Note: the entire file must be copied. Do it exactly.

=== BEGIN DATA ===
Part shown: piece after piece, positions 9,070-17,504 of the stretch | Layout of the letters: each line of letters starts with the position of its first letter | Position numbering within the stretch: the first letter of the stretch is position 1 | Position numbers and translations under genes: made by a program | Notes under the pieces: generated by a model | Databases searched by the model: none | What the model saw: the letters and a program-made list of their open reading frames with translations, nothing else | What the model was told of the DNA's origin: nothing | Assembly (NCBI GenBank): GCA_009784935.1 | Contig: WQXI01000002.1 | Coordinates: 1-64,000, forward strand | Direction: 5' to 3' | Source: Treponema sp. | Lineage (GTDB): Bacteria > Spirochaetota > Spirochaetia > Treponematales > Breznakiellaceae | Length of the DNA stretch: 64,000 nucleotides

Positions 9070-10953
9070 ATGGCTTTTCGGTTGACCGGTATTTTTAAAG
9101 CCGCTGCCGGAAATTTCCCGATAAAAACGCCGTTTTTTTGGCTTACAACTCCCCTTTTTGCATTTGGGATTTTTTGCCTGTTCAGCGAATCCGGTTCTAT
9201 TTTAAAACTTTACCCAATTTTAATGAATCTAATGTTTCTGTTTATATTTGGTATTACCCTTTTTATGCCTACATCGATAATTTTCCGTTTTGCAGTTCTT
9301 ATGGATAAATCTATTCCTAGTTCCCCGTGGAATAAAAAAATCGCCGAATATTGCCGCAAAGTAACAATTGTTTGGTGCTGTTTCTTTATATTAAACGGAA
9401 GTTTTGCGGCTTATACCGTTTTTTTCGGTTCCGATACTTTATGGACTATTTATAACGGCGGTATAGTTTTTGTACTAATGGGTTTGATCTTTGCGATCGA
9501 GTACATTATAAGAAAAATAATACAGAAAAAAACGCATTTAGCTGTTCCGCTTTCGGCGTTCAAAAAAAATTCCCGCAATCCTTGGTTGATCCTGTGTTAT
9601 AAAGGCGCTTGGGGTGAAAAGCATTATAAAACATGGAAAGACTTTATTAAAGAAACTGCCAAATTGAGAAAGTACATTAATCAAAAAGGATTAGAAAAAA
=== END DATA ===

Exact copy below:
Part shown: piece after piece, positions 9,070-17,504 of the stretch | Layout of the letters: each line of letters starts with the position of its first letter | Position numbering within the stretch: the first letter of the stretch is position 1 | Position numbers and translations under genes: made by a program | Notes under the pieces: generated by a model | Databases searched by the model: none | What the model saw: the letters and a program-made list of their open reading frames with translations, nothing else | What the model was told of the DNA's origin: nothing | Assembly (NCBI GenBank): GCA_009784935.1 | Contig: WQXI01000002.1 | Coordinates: 1-64,000, forward strand | Direction: 5' to 3' | Source: Treponema sp. | Lineage (GTDB): Bacteria > Spirochaetota > Spirochaetia > Treponematales > Breznakiellaceae | Length of the DNA stretch: 64,000 nucleotides

Positions 9070-10953
9070 ATGGCTTTTCGGTTGACCGGTATTTTTAAAG
9101 CCGCTGCCGGAAATTTCCCGATAAAAACGCCGTTTTTTTGGCTTACAACTCCCCTTTTTGCATTTGGGATTTTTTGCCTGTTCAGCGAATCCGGTTCTAT
9201 TTTAAAACTTTACCCAATTTTAATGAATCTAATGTTTCTGTTTATATTTGGTATTACCCTTTTTATGCCTACATCGATAATTTTCCGTTTTGCAGTTCTT
9301 ATGGATAAATCTATTCCTAGTTCCCCGTGGAATAAAAAAATCGCCGAATATTGCCGCAAAGTAACAATTGTTTGGTGCTGTTTCTTTATATTAAACGGAA
9401 GTTTTGCGGCTTATACCGTTTTTTTCGGTTCCGATACTTTATGGACTATTTATAACGGCGGTATAGTTTTTGTACTAATGGGTTTGATCTTTGCGATCGA
9501 GTACATTATAAGAAAAATAATACAGAAAAAAACGCATTTAGCTGTTCCGCTTTCGGCGTTCAAAAAAAATTCCCGCAATCCTTGGTTGATCCTGTGTTAT
9601 AAAGGCGCTTGGGGTGAAAAGCATTATAAAACATGGAAAGACTTTATTAAAGAAACTGCCAAATTGAGAAAGTACATTAATCAAAAAGGATTAGAAAAAA